Government overturns Lords justice reforms changes

 

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Indy Politics

The Government has made a U-turn on its justice reforms by making it easier for the victims of domestic violence to claim legal aid.

But it has set itself up for a showdown in the House of Lords after over-turning a number of amendments from peers angry at its controversial justice reforms.

Ministers refused to bow to pressure from the Lords, who have demanded a series of concessions, including face-to-face interviews for all legal aid applicants and an assurance the victims of mesothelioma will not have to pay their fees from any compensation awarded.

Justice Secretary Ken Clarke has made a number of changes to help victims of violence to claim financial support in family cases.

Under the Government's original plans, only women who had pursued their domestic violence cases through the courts could rely on legal aid in the family courts.

Campaigners argued many would go without the help they were entitled to because they were too scared to seek an injunction or press charges.

Mr Clarke told the Commons women who had a note from their GP supporting their claim or were seeking help from a refuge or social services could claim legal aid as a result of being a domestic violence victims.

And Mr Clarke bowed to pressure from the Liberal Democrats by allowing claimants to receive legal aid in welfare cases where the law is disputed.

Certain criminal negligence cases will also be protected from the cuts to legal aid, including children who have suffered lifelong injuries as a result of clinical negligence.

Mr Clarke described the Government's U-turn for domestic violence as "fairly formidable", adding ministers had been "pretty generous" to victims.

The Government would be adopting the Association of Chief Police Officers definition of domestic violence, which not only includes physical abuse, but emotional and psychological harm as well.

He said that despite the U-turn, the Government still wanted to cut the number of family cases disputed in the courts as it sought to cut £350 million a year from the legal aid bill.

Mr Clarke added: "We do want more of these cases not to be conducted by lawyers financed by the taxpayer engaging in adversarial litigation about where children are going to live, what maintenance should be paid by one party or the other, or what share of the matrimonial home is going to be owned by one party or the other."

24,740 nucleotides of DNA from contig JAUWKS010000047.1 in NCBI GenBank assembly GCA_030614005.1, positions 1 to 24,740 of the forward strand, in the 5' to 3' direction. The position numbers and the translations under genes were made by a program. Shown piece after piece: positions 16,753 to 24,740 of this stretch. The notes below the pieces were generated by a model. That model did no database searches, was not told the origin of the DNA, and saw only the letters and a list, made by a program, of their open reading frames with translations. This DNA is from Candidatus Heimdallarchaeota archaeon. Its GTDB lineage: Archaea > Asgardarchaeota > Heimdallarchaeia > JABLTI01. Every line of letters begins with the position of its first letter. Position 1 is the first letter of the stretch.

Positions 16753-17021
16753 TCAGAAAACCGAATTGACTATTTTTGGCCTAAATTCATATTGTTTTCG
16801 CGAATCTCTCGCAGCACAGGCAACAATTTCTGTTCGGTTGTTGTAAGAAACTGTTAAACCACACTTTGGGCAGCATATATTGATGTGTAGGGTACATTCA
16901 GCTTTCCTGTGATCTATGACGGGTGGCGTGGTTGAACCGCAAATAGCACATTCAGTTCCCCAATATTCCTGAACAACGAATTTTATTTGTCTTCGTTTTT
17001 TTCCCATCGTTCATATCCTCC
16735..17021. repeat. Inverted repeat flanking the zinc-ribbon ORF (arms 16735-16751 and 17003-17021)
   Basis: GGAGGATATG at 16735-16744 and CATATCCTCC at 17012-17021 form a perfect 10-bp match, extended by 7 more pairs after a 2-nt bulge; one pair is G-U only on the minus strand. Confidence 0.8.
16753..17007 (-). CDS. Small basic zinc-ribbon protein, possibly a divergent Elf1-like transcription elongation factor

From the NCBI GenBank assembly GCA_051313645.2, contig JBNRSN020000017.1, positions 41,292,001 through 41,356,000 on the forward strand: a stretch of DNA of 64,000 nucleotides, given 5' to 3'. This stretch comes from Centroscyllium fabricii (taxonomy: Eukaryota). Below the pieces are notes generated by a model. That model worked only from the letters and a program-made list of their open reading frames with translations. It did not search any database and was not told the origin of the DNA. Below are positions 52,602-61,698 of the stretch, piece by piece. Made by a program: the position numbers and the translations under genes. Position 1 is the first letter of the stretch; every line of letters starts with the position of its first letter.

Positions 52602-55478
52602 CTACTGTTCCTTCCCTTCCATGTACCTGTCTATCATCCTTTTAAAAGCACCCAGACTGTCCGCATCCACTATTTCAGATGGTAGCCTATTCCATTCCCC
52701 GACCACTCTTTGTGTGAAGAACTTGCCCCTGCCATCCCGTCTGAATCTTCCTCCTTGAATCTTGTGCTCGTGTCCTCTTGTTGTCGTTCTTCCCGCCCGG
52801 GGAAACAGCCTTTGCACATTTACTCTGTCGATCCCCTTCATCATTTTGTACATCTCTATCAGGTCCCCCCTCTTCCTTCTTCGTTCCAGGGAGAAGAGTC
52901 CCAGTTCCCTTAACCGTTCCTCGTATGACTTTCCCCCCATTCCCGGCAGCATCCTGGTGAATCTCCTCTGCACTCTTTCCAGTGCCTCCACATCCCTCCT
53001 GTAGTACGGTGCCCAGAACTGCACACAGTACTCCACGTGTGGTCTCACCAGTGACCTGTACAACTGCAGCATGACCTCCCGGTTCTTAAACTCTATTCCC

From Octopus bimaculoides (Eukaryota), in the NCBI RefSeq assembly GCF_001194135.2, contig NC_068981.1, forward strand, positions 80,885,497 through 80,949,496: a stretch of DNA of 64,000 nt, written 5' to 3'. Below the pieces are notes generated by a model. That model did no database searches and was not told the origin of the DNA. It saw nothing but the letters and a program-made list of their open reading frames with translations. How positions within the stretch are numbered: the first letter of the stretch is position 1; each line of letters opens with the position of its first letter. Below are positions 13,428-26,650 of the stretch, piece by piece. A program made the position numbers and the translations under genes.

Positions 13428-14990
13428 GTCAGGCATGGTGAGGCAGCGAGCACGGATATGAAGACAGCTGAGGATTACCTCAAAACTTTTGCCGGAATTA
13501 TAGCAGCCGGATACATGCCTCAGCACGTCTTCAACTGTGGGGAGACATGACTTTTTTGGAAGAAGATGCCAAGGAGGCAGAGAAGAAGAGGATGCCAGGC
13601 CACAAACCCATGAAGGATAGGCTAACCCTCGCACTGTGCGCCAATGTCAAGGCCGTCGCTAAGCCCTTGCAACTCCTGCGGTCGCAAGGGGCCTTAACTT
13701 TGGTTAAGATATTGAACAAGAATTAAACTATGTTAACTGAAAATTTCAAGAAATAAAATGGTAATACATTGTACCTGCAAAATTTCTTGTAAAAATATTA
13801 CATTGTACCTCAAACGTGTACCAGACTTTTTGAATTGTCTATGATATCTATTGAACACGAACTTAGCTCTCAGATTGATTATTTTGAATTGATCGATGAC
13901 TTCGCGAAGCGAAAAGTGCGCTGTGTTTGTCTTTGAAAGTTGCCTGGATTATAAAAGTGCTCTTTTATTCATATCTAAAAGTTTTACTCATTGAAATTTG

But he warned further concessions were out of the question.

Despite his climbdown, this did not stop his own MPs venting their anger at the decision not to protect mesothelioma victims from having to pay their fees out of any compensation awarded.

Thousands of ship workers, who came in to contact with asbestos, as well as teachers and plumbers who have also contracted the disease later in life, have made claims against their former employers and many more are expected.

But under reforms to the Legal Aid, Sentencing and Punishment of Offenders' Bill, new claimants could have to pay their legal fees from their eventual award.

Tory MP Tracey Crouch (Chatham and Aylesford) said she was considering rebelling against the Government.

"Too much time has passed on consultation and it is time for action," she said.

"I want mesothelioma victims to receive a fair package of compensation and I am concerned that the Bill, as it is currently drafted, will see a significant sum of their compensation package lost in success fees paid to lawyers."

Labour's Ian Lucas (Wrexham) said the Government's proposals were "wrong in principle".

"I did not go into the law as a solicitor myself to take damages away from a dying person, pending the outcome of a claim," he added.

But despite the opposition, the amendment was over-turned by the Government by 292 votes to 256, majority 36.

PA

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